Based on review of the peer reviewed medical literature the evidence is very limited, no controlled studies were identified on the use of ablative procedures (chemical neurolysis, cryoablation and radiofrequency ablation to include conventional, pulsed or cooled RF) to treat painful peripheral neuromas other than Morton neuromas. The evidence is insufficient to determine the effects of the technology on net health outcomes.    

 

Practice Guidelines and Position Statements

American College of Foot and Ankle Surgeons

In 2010, the American College of Foot and Ankle Surgeons issued a guideline on the treatment of heel pain. Bipolar radiofrequency is listed as a third tier option for patients who have failed other treatments. It was given a grade C recommendation, meaning that this treatment option is supported either conflicting or level IV expert opinion evidence.

 

Regulatory Status

A number of radiofrequency (RF) generators and probes have been cleared for marketing by the U.S. Food and Drug Administration (FDA) through the 510(k) process.

 

In 2013, the ioverao system (Myoscience, Inc) received 510K clearance from the U.S. Food and Drug Administration (FDA). It is cleared to be used to destroy tissue during surgical procedures by applying freezing cold. It can also be used to produce lesions in peripheral nervous tissue by application of cold to selected site for blocking of pain. The ioverao device is not indicated for the treatment of central nervous system tissue.

 

In 2017 the U.S. Food and Drug Administration (FDA) cleared for marketing COOLIEF cooled radiofrequency (Cooled RF) treatment for the relief of chronic moderate to severe knee pain caused by osteoarthritis (OA).

 

Prior Approval:

 

Prior approval is required

 

Policy:

  • See also Medical Policy 07.01.66 Ablative Treatments of Occipital Neuralgia, Chronic Headaches and Atypical Facial Pain
  • See also Medical Policy 07.01.41 Pulsed Radiofrequency
  • See also Medical Policy 07.01.58 Facet Joint Denervation

 

Ablative procedures of the peripheral nerves including but not limited to the following:

  • Radiofrequency ablation (RFA)
  • Cooled radiofrequency ablation to include but not limited to COOLIEF cooled RF (Haylord Health)
  • Pulsed radiofrequency ablation
  • Cyroneurolysis (cryoablation, cryotherapy, cryoanalgesia) to include but not limited to ioverao system (Myoscience, Inc)
  • Chemical neurolysis (alcohol, phenol, glycerol); and

also are considered investigational to treat pain for all indications, including but not limited to the following:

  • Chronic knee pain/Osteoarthritis of the knee
  • Chronic hip pain/Osteoarthritis of the hip
  • Plantar Fasciitis
  • Peripheral neuromas
  • Intercostal neuralgia
  • Inguinal neuralgia

 

Based on review of the peer review medical literature the evidence is limited and insufficient to determine the efficacy of these ablative procedures of the peripheral nerves to treat various types of pain.  Some studies may have shown promising results, however, numerous studies yielded concerns about procedural protocols, study quality, small study sizes and patient follow-up which limit the applicability of any specific study to clinical practice. Further prospective randomized clinical trials (RCTs) are needed to determine the efficacy of these ablative procedures to include studies with larger sample sizes, longer follow periods and double-blinding to establish the overall effectiveness of these procedures and to compare their outcomes against one another. The evidence is insufficient to determine the effects of this technology on net health outcomes and therefore is considered investigational.

 

Procedure Codes and Billing Guidelines:

To report provider services, use appropriate CPT* codes, Alpha Numeric (HCPCS level 2) codes, Revenue codes and / or diagnosis codes.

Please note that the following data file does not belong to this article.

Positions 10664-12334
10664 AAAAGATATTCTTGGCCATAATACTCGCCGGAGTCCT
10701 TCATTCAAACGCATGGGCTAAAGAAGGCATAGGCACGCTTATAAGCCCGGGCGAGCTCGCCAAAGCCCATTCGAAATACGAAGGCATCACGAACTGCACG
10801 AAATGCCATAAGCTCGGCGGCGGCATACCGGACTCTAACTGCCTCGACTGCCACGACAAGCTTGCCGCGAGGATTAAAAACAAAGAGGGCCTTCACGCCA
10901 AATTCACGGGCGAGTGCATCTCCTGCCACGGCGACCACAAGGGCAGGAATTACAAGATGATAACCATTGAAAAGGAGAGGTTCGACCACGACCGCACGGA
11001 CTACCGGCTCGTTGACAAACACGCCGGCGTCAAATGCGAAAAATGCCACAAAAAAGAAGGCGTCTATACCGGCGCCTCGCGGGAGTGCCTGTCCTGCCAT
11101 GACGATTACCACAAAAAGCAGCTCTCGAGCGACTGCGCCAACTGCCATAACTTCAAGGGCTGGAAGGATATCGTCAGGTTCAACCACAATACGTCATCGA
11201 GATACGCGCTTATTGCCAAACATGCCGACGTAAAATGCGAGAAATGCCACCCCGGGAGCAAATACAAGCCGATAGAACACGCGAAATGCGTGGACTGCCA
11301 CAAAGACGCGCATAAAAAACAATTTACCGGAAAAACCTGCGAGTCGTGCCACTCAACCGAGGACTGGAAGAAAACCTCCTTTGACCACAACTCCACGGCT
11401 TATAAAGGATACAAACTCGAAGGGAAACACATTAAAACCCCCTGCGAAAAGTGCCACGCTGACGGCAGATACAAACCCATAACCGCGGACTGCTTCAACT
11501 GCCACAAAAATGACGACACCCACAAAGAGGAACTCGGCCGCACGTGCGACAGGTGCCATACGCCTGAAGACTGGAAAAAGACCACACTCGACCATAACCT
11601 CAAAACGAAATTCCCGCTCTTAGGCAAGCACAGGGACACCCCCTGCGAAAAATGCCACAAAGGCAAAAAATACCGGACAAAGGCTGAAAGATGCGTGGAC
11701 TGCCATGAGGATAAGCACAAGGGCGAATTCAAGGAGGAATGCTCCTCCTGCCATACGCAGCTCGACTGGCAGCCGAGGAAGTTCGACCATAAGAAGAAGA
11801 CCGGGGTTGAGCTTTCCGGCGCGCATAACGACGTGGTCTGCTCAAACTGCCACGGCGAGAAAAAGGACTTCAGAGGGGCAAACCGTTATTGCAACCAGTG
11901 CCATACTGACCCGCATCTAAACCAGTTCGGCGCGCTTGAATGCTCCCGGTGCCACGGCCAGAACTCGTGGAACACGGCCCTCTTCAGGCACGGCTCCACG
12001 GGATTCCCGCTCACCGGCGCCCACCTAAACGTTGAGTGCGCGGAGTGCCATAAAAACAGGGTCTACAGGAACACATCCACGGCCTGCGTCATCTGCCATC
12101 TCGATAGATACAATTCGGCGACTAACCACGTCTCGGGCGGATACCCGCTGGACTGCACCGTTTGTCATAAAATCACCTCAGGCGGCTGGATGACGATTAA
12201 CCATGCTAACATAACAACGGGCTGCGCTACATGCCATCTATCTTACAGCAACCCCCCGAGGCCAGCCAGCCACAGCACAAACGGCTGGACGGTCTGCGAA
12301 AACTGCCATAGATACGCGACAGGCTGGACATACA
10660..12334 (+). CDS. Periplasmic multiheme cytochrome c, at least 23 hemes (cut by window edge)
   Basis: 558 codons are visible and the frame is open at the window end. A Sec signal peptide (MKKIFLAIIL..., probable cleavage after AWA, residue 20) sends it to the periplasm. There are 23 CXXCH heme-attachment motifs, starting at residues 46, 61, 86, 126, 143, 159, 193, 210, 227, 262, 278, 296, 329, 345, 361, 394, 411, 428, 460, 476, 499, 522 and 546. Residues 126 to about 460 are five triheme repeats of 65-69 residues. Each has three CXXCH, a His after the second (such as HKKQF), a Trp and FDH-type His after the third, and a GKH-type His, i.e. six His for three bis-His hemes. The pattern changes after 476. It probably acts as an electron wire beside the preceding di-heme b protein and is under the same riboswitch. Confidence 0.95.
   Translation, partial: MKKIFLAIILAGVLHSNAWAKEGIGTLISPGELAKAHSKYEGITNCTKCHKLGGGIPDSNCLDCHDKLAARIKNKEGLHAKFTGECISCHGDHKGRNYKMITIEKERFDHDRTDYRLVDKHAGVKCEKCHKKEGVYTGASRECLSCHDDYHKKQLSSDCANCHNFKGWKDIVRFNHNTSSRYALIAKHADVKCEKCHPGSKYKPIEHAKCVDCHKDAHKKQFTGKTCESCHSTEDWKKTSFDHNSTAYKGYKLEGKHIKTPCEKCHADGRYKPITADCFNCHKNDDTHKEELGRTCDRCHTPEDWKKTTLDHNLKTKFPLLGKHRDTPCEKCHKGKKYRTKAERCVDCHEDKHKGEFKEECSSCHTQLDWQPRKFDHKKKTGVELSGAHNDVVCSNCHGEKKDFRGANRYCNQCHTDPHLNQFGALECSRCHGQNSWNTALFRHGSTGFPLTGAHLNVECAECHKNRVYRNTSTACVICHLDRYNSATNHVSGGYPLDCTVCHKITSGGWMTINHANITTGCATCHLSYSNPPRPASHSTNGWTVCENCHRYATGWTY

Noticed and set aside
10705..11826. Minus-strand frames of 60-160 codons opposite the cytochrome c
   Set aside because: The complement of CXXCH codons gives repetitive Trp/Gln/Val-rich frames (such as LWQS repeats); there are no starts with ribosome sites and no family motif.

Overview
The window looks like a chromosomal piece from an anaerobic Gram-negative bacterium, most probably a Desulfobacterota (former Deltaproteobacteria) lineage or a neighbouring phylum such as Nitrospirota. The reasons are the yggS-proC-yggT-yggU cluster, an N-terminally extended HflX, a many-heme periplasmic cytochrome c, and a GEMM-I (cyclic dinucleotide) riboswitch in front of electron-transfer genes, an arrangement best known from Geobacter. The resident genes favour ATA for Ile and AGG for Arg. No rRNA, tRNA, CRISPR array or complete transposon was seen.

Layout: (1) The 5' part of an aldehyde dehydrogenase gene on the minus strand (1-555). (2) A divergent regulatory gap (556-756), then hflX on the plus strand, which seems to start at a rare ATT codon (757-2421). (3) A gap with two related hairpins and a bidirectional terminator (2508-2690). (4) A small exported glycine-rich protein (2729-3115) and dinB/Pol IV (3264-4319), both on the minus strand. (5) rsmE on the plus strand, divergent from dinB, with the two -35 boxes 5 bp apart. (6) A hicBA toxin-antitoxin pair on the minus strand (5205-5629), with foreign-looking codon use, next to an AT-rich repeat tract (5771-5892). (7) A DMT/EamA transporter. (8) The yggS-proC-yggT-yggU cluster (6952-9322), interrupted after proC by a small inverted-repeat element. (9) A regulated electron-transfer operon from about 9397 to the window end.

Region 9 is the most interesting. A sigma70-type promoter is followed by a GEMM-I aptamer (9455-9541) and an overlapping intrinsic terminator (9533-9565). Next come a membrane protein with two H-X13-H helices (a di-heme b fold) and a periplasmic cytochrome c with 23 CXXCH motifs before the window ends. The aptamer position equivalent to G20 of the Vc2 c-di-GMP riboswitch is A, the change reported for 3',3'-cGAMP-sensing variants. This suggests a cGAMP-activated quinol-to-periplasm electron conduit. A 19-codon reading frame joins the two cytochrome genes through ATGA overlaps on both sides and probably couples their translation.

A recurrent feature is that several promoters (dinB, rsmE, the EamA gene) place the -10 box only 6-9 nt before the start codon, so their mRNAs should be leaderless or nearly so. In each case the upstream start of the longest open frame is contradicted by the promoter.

• 64620 Destruction by neurlytic agent, intercostal nerve (destruction by a neurolytic agent may include chemical (e.g. alcohol, glycerol, phenol), cold, or radiofrequency techniques)
  • 64640 Destruction of neurolytic agent; other peripheral nerve or branch (destruction by neurolytic agent may include chemical (e.g. alcohol, glycerol, phenol), cold, or radiofrequency techniques)

 

Selected References:

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  • Arslan A, Koca TT, Utkan A, et. al. Tratment of chronic plantar heel pain with radiofrequency neural ablation of the first branch of the lateral plantar nerve and medial calcaneal nerve branches. J Foot Ankle Surg 2016 Jul-Aug;55(4):767-71. PMID 27073185
  • Crawford F, Thomson CE. Interventions for treating plantar heel pain. Cochran Database Syst Rev 2010 Jan 20;(1):CD000416. PMID 20091508
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  • Byas-Smith MG, Gulati A. Ultrasound guided intercostal nerve cryoablation. Anesth Analg 2006 Oct;103(4):1033-5. PMID 17000825
  • Moore W, Kolnick D, Tan J, et. al. CT guided percutaneous cryoneurolysis for post thoracotomy pain syndrome: early experience and effectiveness. Acad Radiol 2010 May;17(5):603-6. PMID 20227306
  • Calandria L. Cryoanalgesia for post-herpatic neuralgia: a new treatment. Int J Dermatol 2011 Jun;50(6):746-50. PMID 21595675
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  • Wu H, Groner J. Pulsed radiofrequency treatment of articular branches of the obturator and femoral nerves for management of hip joint pain. Pain Pract 2007 Dec;7(4):341-4. PMID 17986165
  • UpToDate. Post-Herpatic Neuralgia. Zahid H Bajwa M.D., Topic last updated February 13, 2017.
  • UpToDate. Treatment of Musculoskeletal Chest Pain. Kristine Phillips M.D., PhD, Peter H. Schur M.D., Topic last updated October 5, 2015.
  • UpToDate. Post-Herniorrhaphy Group Pain. Janina B. Bonwich M.D., FACS. Topic last updated April 17, 2017.
  • UpToDate. Overview of the Treatment of Chronic Non-Cancer Pain. Ellen WK Rosenquist M.D., Topic last updated November 30, 2017.
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  • Makharita M, Amr Y. Pulsed radiofrequency for chronic inguinal neuralgia. Pain Physician 2015;18:E147-E155
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Policy History:

  • January 2018 - Annual Review, Policy Revised
  • January 2017 - New Policy

Wellmark medical policies address the complex issue of technology assessment of new and emerging treatments, devices, drugs, etc.   They are developed to assist in administering plan benefits and constitute neither offers of coverage nor medical advice. Wellmark medical policies contain only a partial, general description of plan or program benefits and do not constitute a contract. Wellmark does not provide health care services and, therefore, cannot guarantee any results or outcomes. Participating providers are independent contractors in private practice and are neither employees nor agents of Wellmark or its affiliates. Treating providers are solely responsible for medical advice and treatment of members. Our medical policies may be updated and therefore are subject to change without notice.

 

*CPT® is a registered trademark of the American Medical Association.